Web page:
The story of Love and Theft has been a steady stream of magic moments:
— Developing a distinct sound with three equally and uniquely talented singers, where each member shares lead vocal duties and join together for harmonies that explode on the chorus;
— Their three-song showcase for representatives of the performing rights organization ASCAP ended with many in the room pulling out cell phones to tell friends at record labels, “You’ve got to hear this band before someone signs them!”
— After making the rounds with a few labels in Nashville, the band performed a 3-song showcase in the offices of Lyric Street/Carolwood Records for A&R chief Doug Howard who immediately declared, “You should have never made it to my office…you should have already been signed! Please don’t play for anyone else,” and the label quickly moved to sign the band
— After Taylor Swift heard the trio’s music, she brought them on board as an opening act for her headlining concerts in ’08
— Audiences at those and other shows have been swept away at first listen by the trio’s soaring harmonies and on-stage charisma, standing in line for up to three hours after the show for a chance at an autograph and to meet the band.
The magic behind those episodes has been apparent since Stephen Barker Liles, Eric Gunderson and Brian Bandas first sang together. During an early rehearsal, they worked up the harmonies for “Drowning,” a poignant song about loss and hope.
“When all three of our voices came in together on the chorus,” says Stephen, “I got chills.”
“There was obvious chemistry from the beginning,” adds Brian, “personality-wise and musically. The harmonies blended effortlessly and immediately. That was when we were like, ‘OK. We’ve got something here. We need to stick with this and make it a priority.”
Others quickly came on board–seldom does a new act find people both inside and outside the industry signing on so quickly and eagerly as fans and supporters. The secret, if there was one, was the patience with which Stephen, Brian and Eric developed their sound.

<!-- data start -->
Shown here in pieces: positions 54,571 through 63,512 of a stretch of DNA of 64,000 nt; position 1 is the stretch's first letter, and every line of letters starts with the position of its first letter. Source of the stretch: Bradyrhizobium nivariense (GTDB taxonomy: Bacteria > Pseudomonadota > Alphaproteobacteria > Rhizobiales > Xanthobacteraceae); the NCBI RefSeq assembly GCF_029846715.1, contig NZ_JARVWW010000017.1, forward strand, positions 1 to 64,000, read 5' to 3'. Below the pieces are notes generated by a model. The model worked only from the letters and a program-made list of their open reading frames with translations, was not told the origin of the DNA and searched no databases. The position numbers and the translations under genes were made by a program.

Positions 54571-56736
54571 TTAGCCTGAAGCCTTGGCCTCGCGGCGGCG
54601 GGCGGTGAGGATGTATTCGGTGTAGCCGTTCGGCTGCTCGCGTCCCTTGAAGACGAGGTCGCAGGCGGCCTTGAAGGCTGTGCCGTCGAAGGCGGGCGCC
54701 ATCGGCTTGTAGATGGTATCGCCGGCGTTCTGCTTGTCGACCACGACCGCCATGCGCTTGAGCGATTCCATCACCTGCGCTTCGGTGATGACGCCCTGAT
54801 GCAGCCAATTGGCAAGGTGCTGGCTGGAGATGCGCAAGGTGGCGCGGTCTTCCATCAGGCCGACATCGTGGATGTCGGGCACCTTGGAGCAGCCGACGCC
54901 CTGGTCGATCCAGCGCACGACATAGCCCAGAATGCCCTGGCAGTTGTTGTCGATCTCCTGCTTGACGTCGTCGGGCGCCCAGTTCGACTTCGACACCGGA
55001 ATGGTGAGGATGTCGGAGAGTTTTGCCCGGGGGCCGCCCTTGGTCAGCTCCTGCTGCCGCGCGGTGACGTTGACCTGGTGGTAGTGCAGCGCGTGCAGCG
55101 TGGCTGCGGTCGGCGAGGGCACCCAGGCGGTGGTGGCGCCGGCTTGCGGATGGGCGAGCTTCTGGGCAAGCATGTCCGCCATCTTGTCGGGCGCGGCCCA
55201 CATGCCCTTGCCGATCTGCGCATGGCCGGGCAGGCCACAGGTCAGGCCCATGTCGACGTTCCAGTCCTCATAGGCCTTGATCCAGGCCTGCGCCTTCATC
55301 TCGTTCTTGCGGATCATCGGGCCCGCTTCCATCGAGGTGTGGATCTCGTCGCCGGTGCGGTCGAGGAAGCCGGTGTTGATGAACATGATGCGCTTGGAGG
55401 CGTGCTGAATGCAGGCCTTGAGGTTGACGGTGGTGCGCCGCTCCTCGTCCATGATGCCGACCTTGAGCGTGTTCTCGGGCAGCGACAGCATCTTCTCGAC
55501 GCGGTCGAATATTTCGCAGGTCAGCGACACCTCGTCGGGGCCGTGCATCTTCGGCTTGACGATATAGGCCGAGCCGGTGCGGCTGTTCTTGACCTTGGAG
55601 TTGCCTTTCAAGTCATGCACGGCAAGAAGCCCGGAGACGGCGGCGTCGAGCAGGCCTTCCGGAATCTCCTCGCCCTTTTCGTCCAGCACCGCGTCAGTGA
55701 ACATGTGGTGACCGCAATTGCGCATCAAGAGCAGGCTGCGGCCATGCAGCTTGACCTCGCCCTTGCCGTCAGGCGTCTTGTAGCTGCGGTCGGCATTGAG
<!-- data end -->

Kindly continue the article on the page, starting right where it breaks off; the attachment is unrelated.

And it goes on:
“We rehearsed for six months before we ever felt like we wanted to take our music out in front of people,” says Stephen.
“We wanted to spend time writing music,” adds Eric, “and making sure we had the right songs to showcase our vocals and make our harmonies stand out.”
That approach and their undeniable talent — all three are also strong songwriters who wrote or co-wrote every song on their debut album –threw open doors that normally give way slowly in Nashville, launching the young trio toward the national spotlight.
Stephen, Eric and Brian met not long after each arrived in Nashville, and their backgrounds bonded them as strongly as their love of music. Each was born in 1984, first sang in church and developed an affinity for harmonies at a young age.
Stephen grew up in Palm Harbor, Florida, exposed to a great deal of early gospel and contemporary Christian music. He was a fan of Michael W. Smith and Elvis early on. As a teenager, he expanded his tastes to include everything from Johnny Cash to MxPx and has always loved the music of Tim McGraw and George Strait. He was on scholarship as the Head Student Assistant for the University of South Florida Men’s Basketball team and intended to coach college ball after graduation. While traveling with the team he would bring his guitar and write songs, but it wasn’t until reaching the state finals of the Colgate Country Showdown in his third year of college that he realized “music was where I was supposed to be.” With his decision made, Stephen left college to pursue his dreams in Nashville.